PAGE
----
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October 5, 2011

Truth Make All The Difference In A Story - But Not To The AP

Topics: Follies of the Mainstream Media, Political News and commentaries

Katie Pavlich's piece at Townhall pointing out the Associated Press' attempt to turn the pressure away from Attorney General Eric Holder on Operation Fast and Furious by turning it onto the Bush Administration provides a now-typical example of how the mainstream media turn facts upside down and simply make s**t up to cover for a Democrat administration's bungles and lies.

As Pavlich points out, the AP story she addresses leaves out the key points on Fast and Furious - those key points being the difference between truth and fiction:

The Associated Press is reporting the following:
The federal government under the Bush administration ran an operation that allowed hundreds of guns to be transferred to suspected arms traffickers -- the same tactic that congressional Republicans have criticized President Barack Obama's administration for using, two federal law enforcement officials said Tuesday.

When Bush, a Republican, was president, the Bureau of Alcohol, Tobacco, Firearms and Explosives in Tucson, Ariz., used a similar enforcement tactic in a program it called Operation Wide Receiver. The fact that there were two such ATF investigations years apart in separate administrations raises the possibility that agents in still other cases may have allowed guns to "walk."

Interesting story, but there's one little problem with it. What the AP is saying and implying is simply not true.

Fortunately for those interested in the truth of the matter, Pavlich points out the key differences between the Bush administration's operation and that of the Obama administration ... and that difference is huge. The Bush administration's operation resulted in capturing dangerous Mexican criminals, the Obama administration's operation resulted in aiding them to murder innocent people.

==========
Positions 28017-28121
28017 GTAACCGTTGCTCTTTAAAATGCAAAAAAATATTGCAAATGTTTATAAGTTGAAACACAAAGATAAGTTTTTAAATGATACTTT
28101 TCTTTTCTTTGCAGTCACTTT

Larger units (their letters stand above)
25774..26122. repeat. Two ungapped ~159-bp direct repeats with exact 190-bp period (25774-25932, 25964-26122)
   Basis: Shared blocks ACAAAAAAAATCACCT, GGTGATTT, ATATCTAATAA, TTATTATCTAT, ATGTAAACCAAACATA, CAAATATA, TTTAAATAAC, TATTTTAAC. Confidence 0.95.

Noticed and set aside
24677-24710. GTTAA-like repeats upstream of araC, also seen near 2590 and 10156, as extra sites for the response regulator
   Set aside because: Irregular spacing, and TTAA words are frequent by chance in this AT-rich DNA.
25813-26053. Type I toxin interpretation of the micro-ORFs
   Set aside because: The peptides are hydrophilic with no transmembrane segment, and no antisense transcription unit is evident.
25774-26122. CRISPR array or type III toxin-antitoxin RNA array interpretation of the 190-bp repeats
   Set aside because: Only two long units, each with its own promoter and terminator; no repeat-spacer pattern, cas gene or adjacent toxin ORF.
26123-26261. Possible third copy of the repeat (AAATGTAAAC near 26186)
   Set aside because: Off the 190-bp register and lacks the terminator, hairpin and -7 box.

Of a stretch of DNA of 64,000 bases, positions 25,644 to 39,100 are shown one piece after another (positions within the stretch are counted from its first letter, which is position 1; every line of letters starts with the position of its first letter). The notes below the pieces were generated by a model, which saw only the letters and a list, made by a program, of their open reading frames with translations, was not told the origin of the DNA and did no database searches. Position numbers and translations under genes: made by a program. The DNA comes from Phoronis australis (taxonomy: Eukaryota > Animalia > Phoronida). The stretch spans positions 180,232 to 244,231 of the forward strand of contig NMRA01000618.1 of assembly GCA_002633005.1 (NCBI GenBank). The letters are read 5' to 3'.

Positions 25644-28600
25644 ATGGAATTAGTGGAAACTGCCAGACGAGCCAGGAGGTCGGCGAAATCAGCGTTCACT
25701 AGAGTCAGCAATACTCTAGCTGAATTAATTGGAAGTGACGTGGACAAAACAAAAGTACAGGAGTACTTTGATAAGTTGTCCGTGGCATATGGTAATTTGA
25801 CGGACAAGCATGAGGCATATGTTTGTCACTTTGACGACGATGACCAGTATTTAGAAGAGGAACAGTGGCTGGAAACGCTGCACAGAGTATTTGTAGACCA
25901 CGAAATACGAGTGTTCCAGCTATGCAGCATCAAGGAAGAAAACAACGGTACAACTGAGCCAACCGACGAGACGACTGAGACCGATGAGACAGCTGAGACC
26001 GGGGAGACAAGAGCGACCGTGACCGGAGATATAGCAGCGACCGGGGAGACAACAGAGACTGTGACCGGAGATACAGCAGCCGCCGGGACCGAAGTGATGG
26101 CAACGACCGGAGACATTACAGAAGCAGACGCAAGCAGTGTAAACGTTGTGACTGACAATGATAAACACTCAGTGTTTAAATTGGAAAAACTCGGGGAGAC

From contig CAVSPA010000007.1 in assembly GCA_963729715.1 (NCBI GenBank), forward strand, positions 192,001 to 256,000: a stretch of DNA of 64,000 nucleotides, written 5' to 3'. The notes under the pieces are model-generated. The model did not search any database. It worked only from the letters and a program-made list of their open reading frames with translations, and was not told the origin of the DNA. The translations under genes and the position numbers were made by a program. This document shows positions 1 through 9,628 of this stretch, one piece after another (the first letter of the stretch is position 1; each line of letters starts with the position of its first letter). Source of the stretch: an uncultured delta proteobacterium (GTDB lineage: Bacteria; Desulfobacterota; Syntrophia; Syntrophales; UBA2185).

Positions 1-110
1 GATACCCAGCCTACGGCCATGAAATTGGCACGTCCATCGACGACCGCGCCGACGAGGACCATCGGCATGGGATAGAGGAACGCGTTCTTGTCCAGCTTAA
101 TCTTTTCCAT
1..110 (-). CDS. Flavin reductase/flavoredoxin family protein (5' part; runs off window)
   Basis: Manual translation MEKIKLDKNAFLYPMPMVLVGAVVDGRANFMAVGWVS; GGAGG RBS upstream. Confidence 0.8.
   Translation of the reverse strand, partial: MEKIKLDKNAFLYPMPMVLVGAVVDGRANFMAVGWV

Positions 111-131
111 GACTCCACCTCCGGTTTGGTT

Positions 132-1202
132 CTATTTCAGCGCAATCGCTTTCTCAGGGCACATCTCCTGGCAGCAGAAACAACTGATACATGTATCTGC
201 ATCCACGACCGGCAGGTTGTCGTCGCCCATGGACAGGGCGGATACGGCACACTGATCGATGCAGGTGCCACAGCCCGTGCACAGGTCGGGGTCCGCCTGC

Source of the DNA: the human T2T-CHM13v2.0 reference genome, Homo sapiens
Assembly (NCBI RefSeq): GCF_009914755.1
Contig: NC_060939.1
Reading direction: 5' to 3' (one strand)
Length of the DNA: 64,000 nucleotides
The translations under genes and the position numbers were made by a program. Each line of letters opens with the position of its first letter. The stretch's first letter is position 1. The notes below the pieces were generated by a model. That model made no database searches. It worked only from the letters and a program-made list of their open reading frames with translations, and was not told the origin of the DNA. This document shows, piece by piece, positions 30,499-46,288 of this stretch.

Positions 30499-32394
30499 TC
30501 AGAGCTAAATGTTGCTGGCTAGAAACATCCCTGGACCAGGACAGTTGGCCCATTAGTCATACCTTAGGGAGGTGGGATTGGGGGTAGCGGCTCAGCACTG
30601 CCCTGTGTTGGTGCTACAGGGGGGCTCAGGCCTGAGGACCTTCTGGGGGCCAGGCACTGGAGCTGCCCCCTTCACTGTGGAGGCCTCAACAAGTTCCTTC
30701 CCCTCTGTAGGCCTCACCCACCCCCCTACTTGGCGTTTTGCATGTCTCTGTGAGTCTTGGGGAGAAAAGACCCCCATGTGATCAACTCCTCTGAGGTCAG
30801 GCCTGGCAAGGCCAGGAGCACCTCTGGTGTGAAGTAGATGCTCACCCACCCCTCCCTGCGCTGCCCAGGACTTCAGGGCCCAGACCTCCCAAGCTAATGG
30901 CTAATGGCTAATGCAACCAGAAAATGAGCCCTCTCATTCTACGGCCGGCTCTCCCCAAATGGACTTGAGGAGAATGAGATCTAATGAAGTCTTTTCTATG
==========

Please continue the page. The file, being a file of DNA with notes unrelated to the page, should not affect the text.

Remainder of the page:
The problem is, the "same tactic" under heavy criticism by the House Oversight Committee was not used under President Bush. Operation Fast and Furious started in Fall 2009 and was an offshoot of the Project Gunrunner program implemented under the Bush Administration. Project Gunrunner started as a pilot program in Laredo, Texas and went national in 2006. Project Gunrunner involved the surveillance of straw purchasers buying weapons, but those purchasers were immediately apprehended before crossing back into Mexico or tranferring arms to dangerous criminals. Shortly after Obama took office, Operation Fast and Furious allowed straw purchasers working for Mexican drug cartels to purchase mass amount of weapons in the United States and then take them back to Mexico in addition to allowing them to be lost at stash houses and tranferred to dangerous cartel members. ATF agents who have testified before Congress about the program said the idea was to "trace" those weapons, but the tracing ended up being a total failure as GPS batteries ran out and thousands of guns were lost in Mexico and only found at final violent crime scenes. Did both operations allow for straw purchasers to buy guns under ATF/DOJ surveillance? Yes, however, the key difference between Operation Fast and Furious under Obama and Project Gunrunner under Bush is that under Obama guns were allowed to go back into Mexico without interdiction or arrests.
Truth makes all the difference. That is, except for members of the Obama administration such as Eric Holder, and of course, the AP's journalists that cover for them.

Posted by Hyscience at October 5, 2011 6:33 AM

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